So, what's the latest "enfant terrible" of the nu-folk scene got to offer us (after all that pre-publicity) then ? Well, putting aside any considerations of the virtues of song collection or the merits of re-interpreting the "tradition", and just simply listening to it as an album in its own right, it's sort of ... overwhelmingly alright. Actually it verges on the slightly boring at times and struggles to hold my attention at times. I'm afraid that for my punk-rock ears a whole album totally devoid of guitars and without much in the way of drums is a bit too much for me to take all in one go. (Don't be alarmed, punk & folk are two sides of the same coin I reckon). However, and let's concentrate on this, it does contain a couple of absolute gems.
The best is On Yonder Hill where the part of "lead guitar" is taken by "hunting horn". OK it's actually a trumpet but that's what it (deliberately) sounds like, brilliant, brilliant, absolute genius. The other gem is Goodbye My Darling, which (once it gets going) sounds like Outdoor Miner by Wire, yes, it really does. It's worth the price of admission just for these two tracks alone. Actually it would be worth it just for On Yonder Hill alone.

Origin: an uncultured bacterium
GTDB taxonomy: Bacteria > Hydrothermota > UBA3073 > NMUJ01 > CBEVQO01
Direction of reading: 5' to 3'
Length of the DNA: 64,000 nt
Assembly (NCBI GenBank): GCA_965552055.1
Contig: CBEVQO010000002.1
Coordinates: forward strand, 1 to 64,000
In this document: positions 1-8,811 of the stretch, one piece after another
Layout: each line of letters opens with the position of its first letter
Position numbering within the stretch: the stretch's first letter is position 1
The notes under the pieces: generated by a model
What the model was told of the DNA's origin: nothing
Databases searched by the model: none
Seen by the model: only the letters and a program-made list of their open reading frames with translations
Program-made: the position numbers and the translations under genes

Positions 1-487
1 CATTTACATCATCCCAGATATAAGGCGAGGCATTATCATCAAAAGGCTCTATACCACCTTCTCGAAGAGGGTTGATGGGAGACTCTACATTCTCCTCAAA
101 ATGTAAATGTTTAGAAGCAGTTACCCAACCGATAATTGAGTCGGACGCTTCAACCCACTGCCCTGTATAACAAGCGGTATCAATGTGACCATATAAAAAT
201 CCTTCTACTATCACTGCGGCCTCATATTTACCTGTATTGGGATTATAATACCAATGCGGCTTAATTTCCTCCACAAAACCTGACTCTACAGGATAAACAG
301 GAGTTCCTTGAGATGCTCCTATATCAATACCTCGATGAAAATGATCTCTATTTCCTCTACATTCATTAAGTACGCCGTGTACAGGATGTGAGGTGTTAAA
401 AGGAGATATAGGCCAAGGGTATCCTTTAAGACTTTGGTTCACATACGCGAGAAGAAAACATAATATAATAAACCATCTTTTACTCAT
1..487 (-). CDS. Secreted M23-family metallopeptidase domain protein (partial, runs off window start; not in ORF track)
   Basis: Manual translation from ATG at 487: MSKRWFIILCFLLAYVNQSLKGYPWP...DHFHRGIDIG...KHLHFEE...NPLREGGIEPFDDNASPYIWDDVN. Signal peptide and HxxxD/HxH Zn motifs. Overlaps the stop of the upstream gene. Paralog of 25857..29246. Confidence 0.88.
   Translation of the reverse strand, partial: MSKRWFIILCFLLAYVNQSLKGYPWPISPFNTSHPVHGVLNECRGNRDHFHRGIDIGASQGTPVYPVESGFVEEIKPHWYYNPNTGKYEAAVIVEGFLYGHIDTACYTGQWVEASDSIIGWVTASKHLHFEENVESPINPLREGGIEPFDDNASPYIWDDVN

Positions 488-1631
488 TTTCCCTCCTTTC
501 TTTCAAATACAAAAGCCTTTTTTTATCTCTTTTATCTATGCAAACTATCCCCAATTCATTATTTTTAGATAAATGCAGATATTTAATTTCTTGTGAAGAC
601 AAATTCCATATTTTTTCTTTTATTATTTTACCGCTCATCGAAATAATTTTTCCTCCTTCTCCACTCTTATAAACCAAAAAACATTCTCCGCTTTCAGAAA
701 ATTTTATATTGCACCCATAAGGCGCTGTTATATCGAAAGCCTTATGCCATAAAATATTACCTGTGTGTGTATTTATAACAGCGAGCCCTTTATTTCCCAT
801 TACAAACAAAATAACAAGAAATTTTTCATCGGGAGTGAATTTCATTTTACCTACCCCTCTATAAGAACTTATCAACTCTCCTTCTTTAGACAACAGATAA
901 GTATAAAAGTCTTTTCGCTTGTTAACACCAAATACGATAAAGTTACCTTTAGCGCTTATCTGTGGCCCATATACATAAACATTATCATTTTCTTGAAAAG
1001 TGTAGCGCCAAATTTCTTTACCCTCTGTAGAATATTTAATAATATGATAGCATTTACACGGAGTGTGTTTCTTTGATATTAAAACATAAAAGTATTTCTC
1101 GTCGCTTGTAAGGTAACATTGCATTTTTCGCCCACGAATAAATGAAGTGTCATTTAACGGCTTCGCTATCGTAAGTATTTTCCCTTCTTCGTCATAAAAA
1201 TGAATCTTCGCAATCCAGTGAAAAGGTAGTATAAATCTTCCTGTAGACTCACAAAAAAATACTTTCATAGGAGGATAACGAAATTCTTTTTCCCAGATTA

A word on the earlier review by Leonardo27 who has completely missed the point to an almost unbelievable degree. As Sam explained on a recent Mike Harding show, the song The Jew's Garden is there to demonstrate how the English can be shown in a bad-light regarding anti-semitism. So therefore, one could say that the presence of the song here is effectively anti-English rather than anti-semitic. Was Leonardo27 not aware that Sam is Jewish ? It seems to get mentioned in every interview he does and every article about him.